CHF Full Form | What is the Full Form of CHF
CHF Full Form - Congestive Heart Failure
- CHF stands for Congestive heart failure. It's a medical condition in which heart cannot pump enough blood to the body tissues.
- The heart keeps working but not as efficiently as it should be. Let us understand it in simple words.
Congestive Heart Failure
- The human heart has four chambers: two atria (singular: atrium) within the upper half and two ventricles within the lower half.
- The deoxygenated blood enters the right atrium (right upper chamber) through superior vein (vein) then passed to the right ventricle (right lower chamber) and then pumped to the lungs through pulmonary artery.
- In the lungs, carbon dioxide moves out of the blood and oxygen moves into the blood, thus deoxygenated blood turns into oxygenated blood.
- From the lungs, the oxygenated blood enters the left atrium of the heart (left upper chamber) through pulmonary vein then enters the left ventricle (left lower chamber).
- From here, the oxygenated blood is pumped throughout the body via aorta or arteries. If a person is suffering from CHR, the blood isn't efficiently pumped out from the ventricle and the left ventricle doesn't empty properly due to this the pressure in the atria (upper chambers) increases due to the backlog of blood.
- It causes fluids to accumulate (oedema) inside body organs like kidneys, lungs, liver and lower body.
- CHF is named Left-sided CHF when the left side of the heart (left ventricle) is affected.
- When the right side of the heart (right ventricle) is affected, it's called Right-sided CHF.
- CHF is diagnosed through a person's medical history, a physical examination, and specific laboratory tests. Its treatment includes lifestyle modifications, medications, mechanical therapies and heart transplant.
Health Heart - Failure Heart
- There are many factors and disease processes that can impair the pumping efficiency of heart to cause congestive heart failure, such as:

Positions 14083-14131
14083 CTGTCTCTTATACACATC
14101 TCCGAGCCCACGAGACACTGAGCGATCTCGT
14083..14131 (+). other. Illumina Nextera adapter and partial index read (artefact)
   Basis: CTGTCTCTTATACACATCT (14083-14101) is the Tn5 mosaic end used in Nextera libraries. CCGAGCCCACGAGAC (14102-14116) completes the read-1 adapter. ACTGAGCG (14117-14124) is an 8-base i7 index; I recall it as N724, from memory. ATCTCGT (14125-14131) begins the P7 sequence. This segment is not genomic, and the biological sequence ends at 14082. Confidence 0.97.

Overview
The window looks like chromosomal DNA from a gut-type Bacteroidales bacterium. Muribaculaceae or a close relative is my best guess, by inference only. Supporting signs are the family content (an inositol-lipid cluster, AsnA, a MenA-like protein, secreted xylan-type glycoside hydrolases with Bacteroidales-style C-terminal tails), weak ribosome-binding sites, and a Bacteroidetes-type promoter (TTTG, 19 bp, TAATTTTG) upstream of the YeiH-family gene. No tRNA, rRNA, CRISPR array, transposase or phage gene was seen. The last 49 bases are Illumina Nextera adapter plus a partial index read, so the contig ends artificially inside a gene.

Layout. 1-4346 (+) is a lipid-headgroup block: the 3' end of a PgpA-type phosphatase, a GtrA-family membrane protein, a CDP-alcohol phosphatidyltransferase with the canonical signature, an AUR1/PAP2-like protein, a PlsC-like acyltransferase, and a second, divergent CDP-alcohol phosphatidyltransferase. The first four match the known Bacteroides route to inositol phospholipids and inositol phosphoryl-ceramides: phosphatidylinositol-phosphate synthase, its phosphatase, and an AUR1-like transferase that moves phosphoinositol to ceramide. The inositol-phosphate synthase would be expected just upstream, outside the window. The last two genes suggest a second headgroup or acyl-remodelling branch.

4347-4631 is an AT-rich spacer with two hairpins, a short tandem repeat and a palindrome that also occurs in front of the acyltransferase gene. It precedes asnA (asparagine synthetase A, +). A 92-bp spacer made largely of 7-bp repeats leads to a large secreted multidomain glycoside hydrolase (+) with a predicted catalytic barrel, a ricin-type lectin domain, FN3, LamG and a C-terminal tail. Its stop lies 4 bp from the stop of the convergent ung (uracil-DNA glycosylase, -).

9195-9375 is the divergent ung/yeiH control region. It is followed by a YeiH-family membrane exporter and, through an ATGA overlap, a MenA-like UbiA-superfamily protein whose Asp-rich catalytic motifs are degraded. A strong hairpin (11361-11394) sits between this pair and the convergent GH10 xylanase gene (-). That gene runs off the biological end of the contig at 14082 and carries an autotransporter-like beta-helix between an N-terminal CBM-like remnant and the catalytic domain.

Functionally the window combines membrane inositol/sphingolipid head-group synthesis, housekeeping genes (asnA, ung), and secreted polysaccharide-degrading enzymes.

- Coronary heart disease
- Smoking or alcohol abuse
- High blood pressure
- Obesity, asthma
- Disorders of the heart valves
- Heart arrhythmia
- Thyroid disorder
- Congenital heart disease
- Shortness of breath
- Weight gain
- Heart palpitations
- Chest pain
- Nausea, Dizziness
- Swelling in the ankles or legs
How is CHF diagnosed
- After reporting your symptoms to your doctor, they may refer you to a heart specialist, or cardiologist.
- Your cardiologist will perform a physical exam, which can involve taking note of your heart with a stethoscope to detect abnormal heart rhythms. To verify an initial diagnosis, your cardiologist might order certain diagnostic tests to examine your heart’s valves, blood vessels, and chambers.
- There are a variety of tests used to diagnose heart conditions. Because these tests measure different things, your doctor may recommend a few to get a full picture of your current condition.
Congestive Heart Failure Diagonize
- An electrocardiogram (EKG or ECG) records your heart’s rhythm.
- Abnormalities in your heart’s rhythm, like a rapid heartbeat or irregular rhythm, could suggest that the walls of your heart’s chamber are thicker than normal. That could be a wake-up call for a heart attack.
- An echocardiogram uses sound waves to record the heart’s structure and motion.
- The test can determine if you already have poor blood flow, muscle damage, or a heart muscle that doesn’t contract normally.
- An MRI takes pictures of your heart.
- With both still and moving pictures, this allows your doctor to check if there’s damage to your heart.
- Stress tests show how well your heart performs under different levels of stress.
- Making your heart work harder makes it easier for your doctor to diagnose problems.
- Blood tests can check for abnormal blood cells and infections.
- They can also check the level of BNP, a hormone that rises with heart failure.
- Cardiac catheterization can show blockages of the coronary arteries. Your doctor will insert a small tube into your blood vessel and thread it from your upper thigh (groin area), arm, or wrist.
- At the same time, the doctor can take blood samples, use X-rays to look at your coronary arteries, and check blood flow and pressure in your heart chambers.